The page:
Kubernetes has come a long ways since its inception a few years ago, but Kubernetes security has always lagged behind performance and productivity considerations. In this article, we’ll explore some background concepts and best practices for Kubernetes security Clusters with a focus on secrets management, authentication, and authorization.
Many developers have embraced container orchestrator Kubernetes in their efforts to automate critical tasks such as deployment, scaling, and operating application containers across clusters of hosts. Kubernetes facilitates running immutable infrastructure where containers can be destroyed, replaced, and self-healed automatically. It helps reduce deployment friction as you declaratively describe the resources your containers and Pods need, and Kubernetes figures out where to deploy these resources.
However, one of the biggest challenges in containerized environments like Kubernetes is the secure distribution of credentials / secrets needed for applications to do useful work. While Kubernetes offers resources for network security — such as controlling which containers and Pods can communicate with each other over the network — and even provides some built-in basic secrets management capabilities, it doesn’t help secure secrets needed both inside and outside of Kubernetes and only offers limited functionality.
Fortunately, developers can take several key steps to increase the security of their Kubernetes environment. Understanding what authentication and authorization secrets you need to control and their ideal location in your Kubernetes cluster greatly aids security. Knowing the most secure way secrets can be configured, stored, and managed for your deployed pods can simplify the overall process of secrets management and, if configured well, can help make your entire environment more secure.
A Look at Types of Kubernetes Secrets
Secrets are digital credentials used to provide identity authentication and authorize access to privileged accounts, applications, and services. Examples include:
- User or auto-generated passwords
- API, GitHub tokens, and other application keys/credentials
- Hard-coded credentials in containerized applications
- Secure shell (SSH) Keys
- Private certificates for secure communication, data transmitting and receiving, such as transport layer security (TLS) and secure sockets layer (SSL)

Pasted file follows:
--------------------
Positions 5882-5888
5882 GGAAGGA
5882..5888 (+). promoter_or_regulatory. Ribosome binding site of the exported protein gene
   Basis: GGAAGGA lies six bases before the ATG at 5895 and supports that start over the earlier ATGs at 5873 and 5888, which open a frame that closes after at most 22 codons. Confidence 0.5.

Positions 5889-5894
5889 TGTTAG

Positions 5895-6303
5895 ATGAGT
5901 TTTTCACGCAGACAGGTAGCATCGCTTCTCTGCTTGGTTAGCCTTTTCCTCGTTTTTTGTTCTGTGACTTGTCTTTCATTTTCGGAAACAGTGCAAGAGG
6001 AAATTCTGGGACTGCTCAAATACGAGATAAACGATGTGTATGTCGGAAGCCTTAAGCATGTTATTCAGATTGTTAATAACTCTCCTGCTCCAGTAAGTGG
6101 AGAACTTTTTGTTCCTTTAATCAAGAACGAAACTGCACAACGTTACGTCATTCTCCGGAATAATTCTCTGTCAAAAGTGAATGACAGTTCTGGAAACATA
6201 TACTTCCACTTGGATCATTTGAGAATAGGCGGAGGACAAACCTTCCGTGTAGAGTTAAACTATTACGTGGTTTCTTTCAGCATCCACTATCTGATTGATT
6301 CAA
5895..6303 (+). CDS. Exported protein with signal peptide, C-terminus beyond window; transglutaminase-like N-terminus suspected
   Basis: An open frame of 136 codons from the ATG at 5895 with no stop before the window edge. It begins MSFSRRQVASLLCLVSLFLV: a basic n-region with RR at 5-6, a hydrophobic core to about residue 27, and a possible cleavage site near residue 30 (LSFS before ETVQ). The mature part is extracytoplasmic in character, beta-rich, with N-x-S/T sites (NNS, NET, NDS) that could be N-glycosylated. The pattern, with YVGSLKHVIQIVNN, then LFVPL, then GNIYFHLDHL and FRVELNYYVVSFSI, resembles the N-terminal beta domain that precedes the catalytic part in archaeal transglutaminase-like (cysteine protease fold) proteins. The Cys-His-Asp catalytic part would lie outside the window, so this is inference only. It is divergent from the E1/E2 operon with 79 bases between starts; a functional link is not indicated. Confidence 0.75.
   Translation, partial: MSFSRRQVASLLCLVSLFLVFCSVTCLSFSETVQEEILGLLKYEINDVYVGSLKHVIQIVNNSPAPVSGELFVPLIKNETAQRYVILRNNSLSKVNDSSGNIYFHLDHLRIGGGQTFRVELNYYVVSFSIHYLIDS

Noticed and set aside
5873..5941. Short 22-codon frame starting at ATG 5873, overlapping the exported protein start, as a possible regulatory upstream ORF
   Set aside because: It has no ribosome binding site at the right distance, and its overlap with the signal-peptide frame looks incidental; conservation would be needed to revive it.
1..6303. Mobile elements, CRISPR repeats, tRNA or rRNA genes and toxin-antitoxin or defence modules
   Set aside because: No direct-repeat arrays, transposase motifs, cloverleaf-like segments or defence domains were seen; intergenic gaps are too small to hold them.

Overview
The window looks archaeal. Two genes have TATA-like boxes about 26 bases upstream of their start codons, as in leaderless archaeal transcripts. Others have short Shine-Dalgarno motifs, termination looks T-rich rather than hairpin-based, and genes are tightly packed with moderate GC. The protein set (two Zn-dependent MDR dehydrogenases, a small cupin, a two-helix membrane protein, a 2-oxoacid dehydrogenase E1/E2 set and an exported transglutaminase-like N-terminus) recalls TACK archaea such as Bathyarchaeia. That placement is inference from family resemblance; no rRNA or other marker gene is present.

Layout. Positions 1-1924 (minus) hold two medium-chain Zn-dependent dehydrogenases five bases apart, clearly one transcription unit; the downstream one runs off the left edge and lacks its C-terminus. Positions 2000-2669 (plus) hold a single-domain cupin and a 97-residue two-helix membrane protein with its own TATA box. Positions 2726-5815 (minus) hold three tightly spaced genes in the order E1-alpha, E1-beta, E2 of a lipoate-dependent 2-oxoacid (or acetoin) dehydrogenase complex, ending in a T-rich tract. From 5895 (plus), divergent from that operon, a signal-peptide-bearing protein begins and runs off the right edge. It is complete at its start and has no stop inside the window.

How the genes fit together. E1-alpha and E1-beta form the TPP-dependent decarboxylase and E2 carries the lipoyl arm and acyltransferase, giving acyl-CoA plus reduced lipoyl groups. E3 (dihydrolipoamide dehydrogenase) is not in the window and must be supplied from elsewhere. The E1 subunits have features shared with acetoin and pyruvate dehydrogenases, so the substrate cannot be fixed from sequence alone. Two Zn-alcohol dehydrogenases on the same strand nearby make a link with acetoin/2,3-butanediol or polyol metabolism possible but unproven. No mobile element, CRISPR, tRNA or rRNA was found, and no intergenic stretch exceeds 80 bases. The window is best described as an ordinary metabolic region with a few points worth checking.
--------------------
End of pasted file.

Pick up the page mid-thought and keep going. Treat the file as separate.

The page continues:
- Private encryption keys for systems like Pretty Good Privacy (PGP)
- System-to-system passwords
- One-time passwords for devices
Specifically, a web app container running in a Kubernetes cluster might need to access an API key to communicate with an external API, or a username and password to access a database.
Kubernetes Cluster Secrets Challenges
Kubernetes contains basic secrets management functionality in Kubernetes Secrets. In the context of Kubernetes Secrets, a Secret is an object containing a small amount of sensitive data such as a password, a token, or a key. A Kubernetes Secret can be injected into a Pod container either as an environment variable or a mounted file.
There are two kinds of Secrets in Kubernetes: built-in and customized.
Built-in secrets are automatically created by Kubernetes service accounts and attached to containers along with API credentials. These can be disabled or overridden as needed.
Customized secrets enable you to define your sensitive data and create a custom secret to store it.
While Kubernetes Secrets are safer and more flexible than direct deployment in the Pod or Docker image creation, Kubernetes secrets management has several drawbacks.
Kubernetes Secrets stores usernames and passwords as base-64 encoded strings. Although obscured from casual browsing, text encoding isn’t secure. Further, stored secrets are only visible within the cluster where the secrets are kept.
This isn’t a great fit for many cloud deployment scenarios: organizations commonly have applications running containerized in Kubernetes, but also have other applications built using serverless functions like AWS Lambda and other cloud-native tools.
The “Secret Zero” problem also remains a challenge. Many secrets management solutions rely upon a master key or “secret zero” to protect all the secrets. The master credentials are divided between a role identifier and some other secret information to gain an access token to the vault. However, this simply introduces a new secret zero (a secret zero within a secret zero) because now the vault token needs protection.
Secrets can be leaked via logs, debug records, and application code accessible to other developers or even through source code management tools like GitHub and GitLab.
Then, there is the associated risk of “security islands.” Numerous company-specific platforms, including Kubernetes, lack interoperability with other tools and aggregation of security policies, management, and audit data. Every new tool may have a different security capability and maturity level.
Kubernetes Secrets Management Best Practices
Regardless of where you store secrets, carefully map out exactly which containers need access to each of your secrets. Don’t share secrets anywhere they aren’t absolutely needed.